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Published 15 March 2013 07:11, Updated 20 March 2013 15:33
New commissioner of the tax office, Chris Jordan, says both advisors and the ATO have been too confrontational in recent times. “Can both of us go back in our corners and come back out with a different attitude and different approach,” he said. Photo: Bohdan Warchomij
The federal government doesn’t need to grant tax agents a special privilege that will allow information shared between them and their clients to be protected, says Tax Commissioner Chris Jordan.
The Gillard government is being urged by the tax and accounting profession to change the law to provide a more level playing field for tax advisers, who have long demanded the same protection as lawyers. The proposal to change the law is still sitting in the hands of Assistant Treasurer David Bradbury who took over the issue initiated by his predecessor, Bill Shorten.
But Jordan, who has promised a new era of more consultive and chummy relationships with business, says there’s no need if taxpayers are being open and transparent. He says the Australian Taxation Office (ATO) rarely uses the power to demand information from tax agents about their clients.
“If we trust advisers and the advisers and taxpayers are being transparent then there’s probably no need to push down the road of legal privilege,” he told BRW.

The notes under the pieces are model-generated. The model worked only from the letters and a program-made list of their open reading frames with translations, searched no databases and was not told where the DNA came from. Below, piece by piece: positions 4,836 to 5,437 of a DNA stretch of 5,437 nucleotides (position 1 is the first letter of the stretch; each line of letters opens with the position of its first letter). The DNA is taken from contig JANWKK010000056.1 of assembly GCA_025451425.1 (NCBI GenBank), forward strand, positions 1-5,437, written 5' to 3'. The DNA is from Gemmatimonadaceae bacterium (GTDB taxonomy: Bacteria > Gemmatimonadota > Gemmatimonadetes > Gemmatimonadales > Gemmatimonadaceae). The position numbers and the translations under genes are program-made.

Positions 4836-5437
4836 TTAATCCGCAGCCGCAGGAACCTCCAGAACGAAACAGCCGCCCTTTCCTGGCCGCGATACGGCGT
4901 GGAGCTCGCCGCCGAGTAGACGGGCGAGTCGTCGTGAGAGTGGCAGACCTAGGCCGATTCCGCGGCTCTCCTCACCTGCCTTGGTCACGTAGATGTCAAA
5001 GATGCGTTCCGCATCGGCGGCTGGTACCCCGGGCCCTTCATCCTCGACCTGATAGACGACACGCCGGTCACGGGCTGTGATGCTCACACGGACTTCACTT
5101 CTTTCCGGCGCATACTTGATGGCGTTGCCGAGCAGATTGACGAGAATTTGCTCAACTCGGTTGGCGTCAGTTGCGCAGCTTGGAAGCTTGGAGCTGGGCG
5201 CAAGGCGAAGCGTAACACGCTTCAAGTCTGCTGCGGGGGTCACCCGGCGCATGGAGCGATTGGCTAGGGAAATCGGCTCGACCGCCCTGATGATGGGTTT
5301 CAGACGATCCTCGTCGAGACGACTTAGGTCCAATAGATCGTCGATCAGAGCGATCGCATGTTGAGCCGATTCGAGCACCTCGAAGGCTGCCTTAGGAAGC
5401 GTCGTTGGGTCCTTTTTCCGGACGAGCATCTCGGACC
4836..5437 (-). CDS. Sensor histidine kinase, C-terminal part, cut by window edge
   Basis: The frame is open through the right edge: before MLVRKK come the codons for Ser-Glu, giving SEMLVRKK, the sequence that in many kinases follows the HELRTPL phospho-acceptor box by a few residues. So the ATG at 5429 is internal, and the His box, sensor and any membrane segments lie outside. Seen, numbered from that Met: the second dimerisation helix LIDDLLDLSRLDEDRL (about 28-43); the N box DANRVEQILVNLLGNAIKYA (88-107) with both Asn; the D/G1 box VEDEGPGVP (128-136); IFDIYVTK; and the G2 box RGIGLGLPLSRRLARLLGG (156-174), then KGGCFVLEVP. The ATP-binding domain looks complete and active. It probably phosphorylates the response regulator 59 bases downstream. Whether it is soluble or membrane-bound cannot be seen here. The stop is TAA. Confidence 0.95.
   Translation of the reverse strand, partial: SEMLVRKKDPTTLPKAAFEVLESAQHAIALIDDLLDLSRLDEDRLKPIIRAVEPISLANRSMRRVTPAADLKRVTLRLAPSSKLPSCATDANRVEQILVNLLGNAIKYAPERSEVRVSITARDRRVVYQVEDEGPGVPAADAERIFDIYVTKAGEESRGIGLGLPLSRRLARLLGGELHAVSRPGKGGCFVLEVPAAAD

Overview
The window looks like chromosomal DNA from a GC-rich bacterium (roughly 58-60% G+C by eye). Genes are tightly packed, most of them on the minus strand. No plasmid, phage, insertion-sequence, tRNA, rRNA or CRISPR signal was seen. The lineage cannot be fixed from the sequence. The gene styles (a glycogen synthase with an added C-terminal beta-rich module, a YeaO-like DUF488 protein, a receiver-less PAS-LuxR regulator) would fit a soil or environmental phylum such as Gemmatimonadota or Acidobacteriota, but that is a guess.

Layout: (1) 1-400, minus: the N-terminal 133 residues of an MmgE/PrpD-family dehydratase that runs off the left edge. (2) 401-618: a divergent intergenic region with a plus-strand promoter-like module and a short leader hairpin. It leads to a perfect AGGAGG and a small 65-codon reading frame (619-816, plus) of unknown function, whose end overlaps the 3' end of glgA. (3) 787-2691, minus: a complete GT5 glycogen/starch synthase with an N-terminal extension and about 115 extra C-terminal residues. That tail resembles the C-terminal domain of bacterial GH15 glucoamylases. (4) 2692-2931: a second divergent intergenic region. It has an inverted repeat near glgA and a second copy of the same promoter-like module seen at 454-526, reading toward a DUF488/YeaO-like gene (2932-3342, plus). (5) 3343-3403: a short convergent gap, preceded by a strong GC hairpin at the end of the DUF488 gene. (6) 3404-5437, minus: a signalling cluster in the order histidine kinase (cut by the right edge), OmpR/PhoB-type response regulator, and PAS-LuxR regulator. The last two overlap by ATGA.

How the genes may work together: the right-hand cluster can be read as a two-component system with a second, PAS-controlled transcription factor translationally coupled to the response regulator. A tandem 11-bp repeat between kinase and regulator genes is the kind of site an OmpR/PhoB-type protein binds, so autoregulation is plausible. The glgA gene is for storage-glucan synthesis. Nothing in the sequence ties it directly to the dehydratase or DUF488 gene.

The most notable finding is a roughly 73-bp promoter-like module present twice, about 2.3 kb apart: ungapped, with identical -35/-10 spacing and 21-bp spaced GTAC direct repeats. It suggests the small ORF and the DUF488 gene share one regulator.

The last high-profile case in which this privilege was used was the ATO’s Project Wickenby investigation into Australian actor Paul Hogan.
The court decision on Hogan’s tax affairs found the accountants’ concession – the one protection available to accountants similar to but not as broad-reaching as legal privilege – only covered documents in the possession of the taxpayer or their professional accounting advisor, not a third party.
This means the commissioner can seek access to tax advice that third parties such as the Australian Crime Commission obtain under a search warrant. By comparison, legal professional privilege can be claimed over communications obtained from a third party.
“As far as I understand it, the tax office is very careful in requesting information of that nature anyway from accountants,” says Jordan. “It doesn’t do that as a matter of course.”
He says if the tax system is working as it should be, and all parties – the tax payers, tax agents and the ATO – are considerate of each other, information won’t need to be protected.
I am willing to commit to certain changes in the tax office that I think will be better in terms of providing clarity quicker.
“The tax office needs to be respectful of the decisions of the tax advisory profession. And the tax advisory profession needs to respect the role and responsibility of the tax office,” Jordan says. “I am willing to commit to certain changes in the tax office that I think will be better in terms of providing clarity quicker.”
The Commissioner has already announced a new tax law design unit that will work with Treasury on policy and drafting laws and a separate appeals unit that aims to change the perception that the ATO appeals process lacks independence. The latter change was a suggestion from the Inspector-General of Taxation Ali Noroozi following the tax forum.
Jordan is also promising faster decisions when cases are disputed, by drawing on independent tax expertise outside the tax office. He says since he is willing to commit to those changes, the tax profession now needs to play its part by doing the right thing.